Conducting an effective guerrilla war depends on a number of conditions, notably popular support, the role of the Federal Government, and external support. Popular support relates to the level of loyalty of the people of Tigray to the TPLF. The relevant question becomes: how popular is the TPLF among Tigrayans, and would they be willing to fight and sacrifice their lives in a devastating guerrilla war?

The second factor is the role of the Ethiopian federal government. The TPLF has portrayed the federal government as the enemy of the people of Tigray and its army as an occupation force. If the people of Tigray believe what the TPLF is telling them, then the federal government has to work hard to prove that it is not the enemy of Tigrayans. Secondly, the federal government would need to build trust by working relentlessly to rebuild the shattered economy, infrastructure, schools, health centers, and communication, among other things. If the federal government wins the trust of Tigrayans through inclusive peacebuilding measures, perhaps another destructive guerrilla war will be out of the question.

The third factor would be access to external support and resources for a TPLF-led insurgency. During the Cold War, it was relatively easier due to geostrategic rivalry between global powers to elicit and gain access to external support. Today’s global geopolitical environment is different, and attention has shifted away from sponsoring proxy wars in Africa. When the TPLF commenced its insurgency in 1975 at the height of the Cold War, it was relatively easy for the insurgents to get support directly or through a proxy. The TPLF was successful in the past in waging an insurgency against the Derg regime for seventeen years because it had access to support and supplies from Eritrea and Sudan. Today, both Sudan and Eritrea are on the side of the federal government of Ethiopia. This explains why the TPLF leadership was not able to flee Tigray and run another insurgency from neighboring countries. The possibility of conducting an effective guerrilla war in Tigray, under the current circumstances, is highly unlikely.

Secessionism 

Many Tigrayans have considered taking the option of secession from Ethiopia. However, there is no compelling legal foundation for Tigray to exercise the right to secession. Paragraph 39 of the Ethiopian Constitution of 1994 being pushed by the TPLF is based on the assumption that it gives the right to any ethnic group wishing to secede to do so. However, this clause was inserted there for tactical reasons. For a claim of secession to succeed it has to pass through constitutional deliberations in the House of Federation and the House of Representatives and get an absolute majority vote for approval. This process has not taken place in the case of Tigray and Ethiopia will not allow any secession. It is also highly unlikely that Tigrayan secession will receive recognition from the African Union, the United Nations, and the international community. Given the slim prospects of Tigrayan secession, a more viable alternative will be for the federal government and Tigray to work towards a democratic, inclusive, and representative multi-ethnic Ethiopia.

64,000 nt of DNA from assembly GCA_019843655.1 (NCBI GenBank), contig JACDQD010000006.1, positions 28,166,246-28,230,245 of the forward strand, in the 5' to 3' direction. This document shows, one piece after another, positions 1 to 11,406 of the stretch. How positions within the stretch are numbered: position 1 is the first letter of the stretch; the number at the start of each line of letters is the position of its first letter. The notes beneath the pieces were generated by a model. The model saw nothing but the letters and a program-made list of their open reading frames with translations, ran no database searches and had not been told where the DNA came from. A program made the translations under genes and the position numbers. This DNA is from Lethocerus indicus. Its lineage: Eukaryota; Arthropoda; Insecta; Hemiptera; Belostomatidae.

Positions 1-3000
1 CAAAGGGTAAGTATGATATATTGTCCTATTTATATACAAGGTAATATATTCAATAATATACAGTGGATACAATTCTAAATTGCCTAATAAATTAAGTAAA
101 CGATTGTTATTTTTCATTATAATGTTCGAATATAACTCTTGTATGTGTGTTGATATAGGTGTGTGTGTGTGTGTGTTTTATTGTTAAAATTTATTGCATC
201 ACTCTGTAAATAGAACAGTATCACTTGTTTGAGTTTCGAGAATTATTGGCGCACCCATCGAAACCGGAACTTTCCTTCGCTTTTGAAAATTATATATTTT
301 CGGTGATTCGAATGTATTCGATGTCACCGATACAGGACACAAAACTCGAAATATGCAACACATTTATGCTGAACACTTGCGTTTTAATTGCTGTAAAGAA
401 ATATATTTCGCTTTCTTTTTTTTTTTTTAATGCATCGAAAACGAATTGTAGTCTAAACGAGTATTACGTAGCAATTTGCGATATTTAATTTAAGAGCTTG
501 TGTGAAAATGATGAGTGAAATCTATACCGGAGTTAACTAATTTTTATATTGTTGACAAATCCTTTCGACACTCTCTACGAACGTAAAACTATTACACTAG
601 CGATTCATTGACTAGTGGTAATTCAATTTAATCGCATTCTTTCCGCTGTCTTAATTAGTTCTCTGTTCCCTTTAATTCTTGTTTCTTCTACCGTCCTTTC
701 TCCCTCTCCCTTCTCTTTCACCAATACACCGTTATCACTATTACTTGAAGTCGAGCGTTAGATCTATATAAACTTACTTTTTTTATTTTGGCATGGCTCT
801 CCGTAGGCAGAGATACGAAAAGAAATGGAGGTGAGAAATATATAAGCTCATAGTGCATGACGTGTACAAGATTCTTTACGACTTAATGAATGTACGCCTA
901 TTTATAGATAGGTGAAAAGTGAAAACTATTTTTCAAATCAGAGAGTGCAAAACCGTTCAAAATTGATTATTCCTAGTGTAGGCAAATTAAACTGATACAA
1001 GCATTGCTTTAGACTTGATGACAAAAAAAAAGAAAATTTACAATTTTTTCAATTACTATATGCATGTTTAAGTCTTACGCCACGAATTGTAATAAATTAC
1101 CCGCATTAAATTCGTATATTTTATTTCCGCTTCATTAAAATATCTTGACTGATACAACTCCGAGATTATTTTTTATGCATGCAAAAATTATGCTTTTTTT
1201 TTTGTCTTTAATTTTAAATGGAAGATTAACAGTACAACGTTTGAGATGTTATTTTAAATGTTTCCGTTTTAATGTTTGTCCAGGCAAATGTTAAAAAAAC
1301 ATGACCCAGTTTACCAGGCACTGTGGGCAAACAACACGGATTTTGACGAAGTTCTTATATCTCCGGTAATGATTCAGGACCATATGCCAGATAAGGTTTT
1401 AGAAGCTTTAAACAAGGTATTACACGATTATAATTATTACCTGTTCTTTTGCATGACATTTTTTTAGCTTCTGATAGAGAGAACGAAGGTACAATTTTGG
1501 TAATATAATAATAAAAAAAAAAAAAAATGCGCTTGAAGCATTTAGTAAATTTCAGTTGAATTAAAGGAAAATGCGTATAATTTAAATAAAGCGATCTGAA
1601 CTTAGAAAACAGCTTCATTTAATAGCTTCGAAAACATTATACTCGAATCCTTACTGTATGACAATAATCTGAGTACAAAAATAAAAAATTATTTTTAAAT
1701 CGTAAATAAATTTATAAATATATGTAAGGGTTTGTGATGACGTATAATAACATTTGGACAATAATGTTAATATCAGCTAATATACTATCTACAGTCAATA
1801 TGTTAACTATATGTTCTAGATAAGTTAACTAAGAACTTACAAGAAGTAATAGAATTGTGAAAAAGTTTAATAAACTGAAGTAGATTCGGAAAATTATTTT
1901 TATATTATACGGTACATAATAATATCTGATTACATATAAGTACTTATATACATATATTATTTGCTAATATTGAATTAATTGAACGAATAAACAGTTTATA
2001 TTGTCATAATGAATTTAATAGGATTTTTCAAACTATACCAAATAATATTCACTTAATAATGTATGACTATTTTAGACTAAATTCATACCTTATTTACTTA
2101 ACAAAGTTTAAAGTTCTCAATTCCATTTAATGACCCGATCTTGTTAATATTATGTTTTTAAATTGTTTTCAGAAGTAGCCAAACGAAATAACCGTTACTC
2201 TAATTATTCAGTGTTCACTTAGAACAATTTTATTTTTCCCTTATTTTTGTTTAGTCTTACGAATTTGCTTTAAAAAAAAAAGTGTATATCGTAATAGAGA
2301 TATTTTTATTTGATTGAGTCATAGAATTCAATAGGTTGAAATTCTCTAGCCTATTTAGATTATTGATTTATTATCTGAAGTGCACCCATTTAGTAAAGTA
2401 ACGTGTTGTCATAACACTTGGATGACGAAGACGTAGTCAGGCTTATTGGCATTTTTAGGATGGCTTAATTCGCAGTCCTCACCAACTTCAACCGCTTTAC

Elections                        

Following the defeat of the TPLF, the Ethiopian federal government has established an interim administration to run the Tigray region until the new elections scheduled for May/June 2021 are held. The interim administration is tasked with rebuilding Tigray and winning the trust of the people. The coming election will have a decisive effect on peace and stability in Tigray as well as Ethiopia as whole. It will provide an opportunity for the people of Tigray to elect their own regional leaders and participate in determining the future direction of Ethiopian federalism. Any grievances they may have concerning self-rule, identity, and culture will have to be addressed through democratic and constitutional means, in cooperation with the other ethnic groups in the country.

Conclusion

The outbreak of the war in Tigray came as a shock to many people within and outside Ethiopia. As many experts expected, the war was not going to be protracted. Neither did it spread to the rest of Ethiopia, or the Horn of Africa. While it was a rather destructive conflict, there is a chance that if properly managed, post-conflict peacebuilding can provide an opportunity for renegotiating national identity, reconciliation, and rebuilding inclusive national institutions in Ethiopia. The military as a national institution is now stronger; and has grown beyond previous perceptions as a party-controlled army.